The main thing I learned from The Queen of Oz isn’t even Dorothy Must Die specific: adults and teenagers need better lines of communication. Ozma wouldn’t have wound up in Glinda’s clutches if Mombi had been more open with Pete and Pete hadn’t succumbed to his “woe is me” hormones. Mombi didn’t have to immediately tell Pete his true identity, but she could have made it clear that there was danger. She also could have told him more about Oz and its political and social structure. I also think it would have been less suspicious to the general public if Mombi had let Pete out more instead of hiding him away. I think Pete would have helped the situation if instead of jumping to the conclusion that Mombi hated and resented him, he was more reasonable. There could be plenty of reasons why Mombi kept Pete isolated, but Pete figures that she wants free labor. Also, instead of trying to communicate with Mombi, Pete decides to run away, like how predictable. All over some chance encounter with a guy, how boring. This all shows that adults have to be more open with teenagers and teenagers can’t behave like the children they don’t want to be mistaken for.

Anyway, back to the novella. Unless your in the mood for an interlude of teen angst, don’t bother.

Fairy Tale Retelling: Throne of Glass by Sarah J. Maas


Throne of Glass book cover

Throne of Glass (Throne of Glass Series #1)

Sarah J. Maas

Rate: 3

Ok, so this review isn’t going to be as good as my other reviews for two reasons:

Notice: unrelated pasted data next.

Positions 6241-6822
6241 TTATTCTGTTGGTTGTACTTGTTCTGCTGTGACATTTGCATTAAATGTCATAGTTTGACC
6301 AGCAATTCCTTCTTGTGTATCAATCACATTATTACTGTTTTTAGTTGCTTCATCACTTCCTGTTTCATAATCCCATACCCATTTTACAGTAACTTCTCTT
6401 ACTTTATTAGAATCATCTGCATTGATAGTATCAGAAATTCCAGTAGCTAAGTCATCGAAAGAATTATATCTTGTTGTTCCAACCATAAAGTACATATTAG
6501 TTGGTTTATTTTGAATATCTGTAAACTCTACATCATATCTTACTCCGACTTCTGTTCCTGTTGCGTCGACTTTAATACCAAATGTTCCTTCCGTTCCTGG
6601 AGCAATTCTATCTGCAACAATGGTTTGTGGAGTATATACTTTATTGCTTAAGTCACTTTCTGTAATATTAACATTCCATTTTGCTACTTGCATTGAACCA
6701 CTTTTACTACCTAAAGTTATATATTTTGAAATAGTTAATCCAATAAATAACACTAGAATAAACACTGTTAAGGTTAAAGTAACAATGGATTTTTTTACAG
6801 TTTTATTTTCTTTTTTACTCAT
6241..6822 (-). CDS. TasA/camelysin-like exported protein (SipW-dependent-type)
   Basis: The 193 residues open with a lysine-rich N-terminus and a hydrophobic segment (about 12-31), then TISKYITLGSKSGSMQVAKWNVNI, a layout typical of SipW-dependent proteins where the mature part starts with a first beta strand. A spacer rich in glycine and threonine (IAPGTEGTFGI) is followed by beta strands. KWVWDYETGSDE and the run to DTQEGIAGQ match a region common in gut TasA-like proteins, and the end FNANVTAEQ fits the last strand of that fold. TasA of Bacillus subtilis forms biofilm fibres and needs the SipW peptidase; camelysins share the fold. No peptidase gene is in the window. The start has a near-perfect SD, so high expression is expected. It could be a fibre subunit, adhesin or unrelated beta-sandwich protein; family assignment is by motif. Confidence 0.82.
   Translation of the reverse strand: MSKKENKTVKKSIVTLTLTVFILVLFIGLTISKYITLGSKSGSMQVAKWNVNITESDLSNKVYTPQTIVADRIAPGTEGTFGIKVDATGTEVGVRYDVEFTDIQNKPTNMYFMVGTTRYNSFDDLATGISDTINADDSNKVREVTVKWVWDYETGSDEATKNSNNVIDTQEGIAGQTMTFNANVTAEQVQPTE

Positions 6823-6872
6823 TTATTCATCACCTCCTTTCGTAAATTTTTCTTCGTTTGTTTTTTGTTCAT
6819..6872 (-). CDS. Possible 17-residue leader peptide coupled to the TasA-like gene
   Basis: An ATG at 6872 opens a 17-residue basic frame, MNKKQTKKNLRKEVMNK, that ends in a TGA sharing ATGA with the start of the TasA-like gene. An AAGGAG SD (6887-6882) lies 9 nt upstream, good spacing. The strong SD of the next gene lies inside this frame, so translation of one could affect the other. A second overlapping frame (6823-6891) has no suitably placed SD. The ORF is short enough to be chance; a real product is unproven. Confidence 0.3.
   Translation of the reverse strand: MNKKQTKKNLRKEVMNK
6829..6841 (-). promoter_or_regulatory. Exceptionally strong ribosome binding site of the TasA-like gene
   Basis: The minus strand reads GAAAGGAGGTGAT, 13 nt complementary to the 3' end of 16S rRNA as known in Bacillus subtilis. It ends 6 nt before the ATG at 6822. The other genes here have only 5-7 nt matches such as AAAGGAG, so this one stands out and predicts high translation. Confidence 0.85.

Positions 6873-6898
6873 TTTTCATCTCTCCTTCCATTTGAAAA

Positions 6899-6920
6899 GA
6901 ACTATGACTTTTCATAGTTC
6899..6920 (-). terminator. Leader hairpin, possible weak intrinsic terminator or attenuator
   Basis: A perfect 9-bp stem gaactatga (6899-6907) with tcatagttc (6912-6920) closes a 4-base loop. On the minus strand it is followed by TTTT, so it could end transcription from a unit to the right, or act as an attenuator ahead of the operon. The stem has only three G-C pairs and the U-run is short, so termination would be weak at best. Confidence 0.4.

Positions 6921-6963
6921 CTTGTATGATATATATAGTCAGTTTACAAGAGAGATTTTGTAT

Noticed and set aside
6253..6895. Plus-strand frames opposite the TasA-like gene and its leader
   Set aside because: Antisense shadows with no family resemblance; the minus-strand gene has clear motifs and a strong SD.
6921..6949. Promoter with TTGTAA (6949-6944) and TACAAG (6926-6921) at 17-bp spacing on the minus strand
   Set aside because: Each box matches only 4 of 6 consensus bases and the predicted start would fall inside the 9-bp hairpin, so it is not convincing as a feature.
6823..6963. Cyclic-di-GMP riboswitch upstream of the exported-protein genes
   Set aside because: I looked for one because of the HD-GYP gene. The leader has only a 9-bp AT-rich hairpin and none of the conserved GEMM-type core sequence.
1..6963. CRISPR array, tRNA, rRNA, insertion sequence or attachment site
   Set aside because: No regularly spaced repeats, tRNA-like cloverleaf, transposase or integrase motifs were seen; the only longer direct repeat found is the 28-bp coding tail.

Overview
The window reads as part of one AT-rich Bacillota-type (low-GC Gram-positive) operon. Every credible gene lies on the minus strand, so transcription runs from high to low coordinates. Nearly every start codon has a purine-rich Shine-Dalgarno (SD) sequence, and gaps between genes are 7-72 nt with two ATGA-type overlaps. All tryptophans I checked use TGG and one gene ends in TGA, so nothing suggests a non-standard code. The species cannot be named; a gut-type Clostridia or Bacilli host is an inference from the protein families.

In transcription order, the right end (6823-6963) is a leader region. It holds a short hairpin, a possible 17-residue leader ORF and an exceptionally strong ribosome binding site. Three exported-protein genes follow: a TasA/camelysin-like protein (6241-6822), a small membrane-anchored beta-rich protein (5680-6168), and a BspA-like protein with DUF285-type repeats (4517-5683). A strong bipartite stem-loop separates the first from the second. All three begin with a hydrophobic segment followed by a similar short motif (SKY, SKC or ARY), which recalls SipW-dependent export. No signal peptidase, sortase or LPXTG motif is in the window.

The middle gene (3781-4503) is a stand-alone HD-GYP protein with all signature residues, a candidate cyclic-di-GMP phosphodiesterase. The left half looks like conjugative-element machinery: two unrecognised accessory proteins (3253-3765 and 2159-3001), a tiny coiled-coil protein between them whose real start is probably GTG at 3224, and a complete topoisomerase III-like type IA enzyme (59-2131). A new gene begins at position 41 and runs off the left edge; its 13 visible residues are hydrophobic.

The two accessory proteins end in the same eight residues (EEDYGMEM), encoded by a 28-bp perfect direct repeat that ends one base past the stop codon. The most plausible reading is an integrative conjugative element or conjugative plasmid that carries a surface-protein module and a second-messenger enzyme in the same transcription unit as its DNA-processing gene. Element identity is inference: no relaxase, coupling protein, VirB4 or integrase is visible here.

1. It’s been so long since I read Throne of Glass.
  2. I binge read all the books (currently) in the series so they’re kind of blurring together in my mind.

But I’m going to write this review anyway because Throne of Glass is part of my Fairy Tale Retelling series.

My Likes and Dislikes

The Main Thing I Liked About Throne of Glass

  • Celaena: Celaena is the strong, sarcastic heroine I want in a YA novel. She has her moments when she can be annoying and gets caught up in romance, but for the most part, her focus is on obtaining her freedom, at any cost. I also liked Celaena’s girly moments when she’s dressing up and building her friendship with Nehemia. Who says a person can’t be an assassin and still like shiny, girly things?

The Main Thing I Disliked About Throne of Glass

  • Romance: I’ll be honest here; after reading the other books in the Throne of Glass series, I can barely remember Celaena and Dorian’s relationship. All I know is that deep in my gut I didn’t like the two of them together. I can’t remember if I didn’t like it because it felt forced or the whole romance was unnecessary, but I didn’t like it. And if Maas had to include a romance, shouldn’t the assassin be with someone better than the weak prince?

Connection to Cinderella

Similar to previous retelling posts, Throne of Glass will be compared to the Disney version of the fairy tale.

Disney's Cinderella book cover

However, Throne of Glass was a bust as a fairy tale retelling, especially Cinderella. There was no evil stepmother, no evil stepsisters, no identifying the girl with a piece of clothing, and no happily ever after with the prince. The closest Throne of Glass got to Cinderella was when Celaena’s handmaid helped her get ready for the ball and said she felt like a fairy god mother. If you have to explicitly state your connection to a fairy tale, then you’re doing something wrong. If you’re looking for a Cinderella retelling, then you should skip this series because it’s not going to satisfy you. Try Gilded Ashes by Rosamund Hodge instead. However, if you’re looking for a fantasy story, then try Throne of Glass. The first book (this one I’m reviewing) isn’t great, but the series definitely picks up.

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Order of the Wicked – Danielle Paige


Order of the Wicked (Dorothy Must Die #0.7)

Danielle Paige

Rate: 2